Overview: An employer's approach to work/life balance can have a significant impact on its recruitment and retention strategies and how it is viewed in the marketplace, and can even affect its bottom line.
Many employers offer voluntary dependent care benefits designed to help employees balance the demands of work and family. While the types of benefits offered in employee benefit programs may vary based on the employer, some of the more common types of dependent care benefits include: on-site childcare; childcare subsidies; backup childcare service; paid and/or unpaid leave; alternative work schedules; dependent care flexible spending accounts; and permission to bring a child to work in an emergency.
Dependent care benefits make it possible for many employees to work. Employers often offer these programs in an effort to demonstrate their commitment to employees, reduce absenteeism and increase productivity and morale.
Trends: Complaints against employers for unequal treatment based on caregiver status (also known as family responsibility discrimination or FRD) are on the rise. Some states specifically prohibit discrimination based on caregiver status (e.g., Minnesota); other states protect employees’ right to request a flexible working arrangement (e.g., Vermont). Employers should take a good hard look at their dependent care practices to ensure equal treatment for all forms of caregiving.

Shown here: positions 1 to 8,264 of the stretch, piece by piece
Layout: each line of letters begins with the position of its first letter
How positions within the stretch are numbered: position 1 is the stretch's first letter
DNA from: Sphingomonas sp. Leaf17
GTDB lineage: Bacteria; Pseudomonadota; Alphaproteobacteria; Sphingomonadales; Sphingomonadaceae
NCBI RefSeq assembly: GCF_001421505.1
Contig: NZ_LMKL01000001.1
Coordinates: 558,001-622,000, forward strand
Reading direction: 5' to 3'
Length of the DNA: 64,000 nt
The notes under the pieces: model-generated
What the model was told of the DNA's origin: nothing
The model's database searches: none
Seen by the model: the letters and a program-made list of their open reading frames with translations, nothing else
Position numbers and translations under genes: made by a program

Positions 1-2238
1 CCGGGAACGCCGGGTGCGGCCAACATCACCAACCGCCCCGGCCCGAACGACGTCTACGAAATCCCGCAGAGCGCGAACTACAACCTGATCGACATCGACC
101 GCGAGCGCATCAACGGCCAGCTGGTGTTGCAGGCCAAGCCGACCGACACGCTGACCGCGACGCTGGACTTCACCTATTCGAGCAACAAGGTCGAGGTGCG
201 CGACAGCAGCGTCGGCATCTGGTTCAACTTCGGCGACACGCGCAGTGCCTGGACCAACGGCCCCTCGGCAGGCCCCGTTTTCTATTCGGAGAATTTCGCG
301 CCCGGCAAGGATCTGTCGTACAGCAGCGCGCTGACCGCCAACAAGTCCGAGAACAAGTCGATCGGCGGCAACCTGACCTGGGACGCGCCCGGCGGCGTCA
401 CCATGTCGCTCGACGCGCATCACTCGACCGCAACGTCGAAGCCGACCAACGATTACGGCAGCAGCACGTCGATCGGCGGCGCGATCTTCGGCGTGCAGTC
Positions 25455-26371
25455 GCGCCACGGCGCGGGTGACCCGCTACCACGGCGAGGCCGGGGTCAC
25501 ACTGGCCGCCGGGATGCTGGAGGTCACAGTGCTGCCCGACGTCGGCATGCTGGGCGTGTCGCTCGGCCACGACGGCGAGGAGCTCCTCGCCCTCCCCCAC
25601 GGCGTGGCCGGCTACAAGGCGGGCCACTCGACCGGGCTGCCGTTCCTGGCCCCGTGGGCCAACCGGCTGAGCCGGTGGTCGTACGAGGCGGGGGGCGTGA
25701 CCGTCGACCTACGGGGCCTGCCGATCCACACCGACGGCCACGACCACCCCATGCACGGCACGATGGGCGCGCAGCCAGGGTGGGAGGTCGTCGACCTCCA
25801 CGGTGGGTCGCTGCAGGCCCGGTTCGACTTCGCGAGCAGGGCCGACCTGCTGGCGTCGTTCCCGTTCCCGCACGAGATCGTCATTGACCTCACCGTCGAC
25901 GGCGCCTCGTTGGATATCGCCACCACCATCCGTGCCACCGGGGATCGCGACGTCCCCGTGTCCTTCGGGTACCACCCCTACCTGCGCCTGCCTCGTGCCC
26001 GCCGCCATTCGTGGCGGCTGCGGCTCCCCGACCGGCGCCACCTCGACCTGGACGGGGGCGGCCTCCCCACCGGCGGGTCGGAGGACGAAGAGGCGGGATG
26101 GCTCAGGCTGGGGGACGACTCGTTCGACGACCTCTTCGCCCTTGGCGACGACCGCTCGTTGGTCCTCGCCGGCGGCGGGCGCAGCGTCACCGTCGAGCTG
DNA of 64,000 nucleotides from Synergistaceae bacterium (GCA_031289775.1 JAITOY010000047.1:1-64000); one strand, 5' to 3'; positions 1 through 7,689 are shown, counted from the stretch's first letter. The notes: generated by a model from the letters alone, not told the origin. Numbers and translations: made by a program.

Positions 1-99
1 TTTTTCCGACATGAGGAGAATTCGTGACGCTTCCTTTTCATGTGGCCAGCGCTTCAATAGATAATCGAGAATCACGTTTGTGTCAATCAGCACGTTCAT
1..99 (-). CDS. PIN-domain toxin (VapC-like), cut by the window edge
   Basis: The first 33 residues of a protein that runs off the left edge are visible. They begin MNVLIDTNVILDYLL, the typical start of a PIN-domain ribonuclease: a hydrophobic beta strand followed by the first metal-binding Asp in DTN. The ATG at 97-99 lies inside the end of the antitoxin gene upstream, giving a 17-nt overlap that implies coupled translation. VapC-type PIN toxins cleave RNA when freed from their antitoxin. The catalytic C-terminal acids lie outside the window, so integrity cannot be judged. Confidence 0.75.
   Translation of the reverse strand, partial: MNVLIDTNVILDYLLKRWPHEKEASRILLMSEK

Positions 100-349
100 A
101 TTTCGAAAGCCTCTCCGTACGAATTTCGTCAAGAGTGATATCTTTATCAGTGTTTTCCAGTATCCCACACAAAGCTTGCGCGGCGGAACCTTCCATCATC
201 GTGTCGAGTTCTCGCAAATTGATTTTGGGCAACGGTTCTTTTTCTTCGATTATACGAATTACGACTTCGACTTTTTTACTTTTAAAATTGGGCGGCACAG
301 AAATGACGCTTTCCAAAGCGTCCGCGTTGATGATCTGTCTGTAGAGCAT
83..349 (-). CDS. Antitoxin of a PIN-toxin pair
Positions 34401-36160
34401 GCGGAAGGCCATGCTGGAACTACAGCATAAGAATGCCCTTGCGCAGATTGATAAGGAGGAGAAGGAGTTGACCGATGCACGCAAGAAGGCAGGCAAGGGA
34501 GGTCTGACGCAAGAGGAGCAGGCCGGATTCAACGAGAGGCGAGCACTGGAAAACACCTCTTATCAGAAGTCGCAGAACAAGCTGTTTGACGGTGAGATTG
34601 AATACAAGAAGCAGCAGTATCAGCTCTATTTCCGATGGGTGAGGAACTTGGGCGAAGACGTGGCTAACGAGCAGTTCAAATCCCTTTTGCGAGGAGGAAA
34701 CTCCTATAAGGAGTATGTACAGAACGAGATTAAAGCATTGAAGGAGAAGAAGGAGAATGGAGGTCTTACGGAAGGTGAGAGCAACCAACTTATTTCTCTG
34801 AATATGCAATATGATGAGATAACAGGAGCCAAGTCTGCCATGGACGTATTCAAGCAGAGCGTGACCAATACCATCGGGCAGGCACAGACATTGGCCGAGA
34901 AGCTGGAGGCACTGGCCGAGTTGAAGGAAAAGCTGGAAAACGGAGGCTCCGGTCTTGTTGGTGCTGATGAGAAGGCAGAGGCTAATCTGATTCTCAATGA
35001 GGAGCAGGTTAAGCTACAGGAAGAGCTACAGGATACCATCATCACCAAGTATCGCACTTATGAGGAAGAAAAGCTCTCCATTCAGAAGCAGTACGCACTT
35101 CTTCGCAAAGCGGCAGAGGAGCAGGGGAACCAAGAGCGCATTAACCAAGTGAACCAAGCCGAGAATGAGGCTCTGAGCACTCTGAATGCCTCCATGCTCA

Author: Tracy Morley, SPHR, Legal Editor
Updated to reflect the federal tax reform law's effect on commuter/transportation benefits, effective January 1, 2018.
Attracting, motivating and retaining talent is critical to an employer's short- and long- term success. This section assists HR professionals in implementing a comprehensive, integrated total rewards strategy that can help achieve those important objectives.
HR guidance on the value of providing dependent care benefits.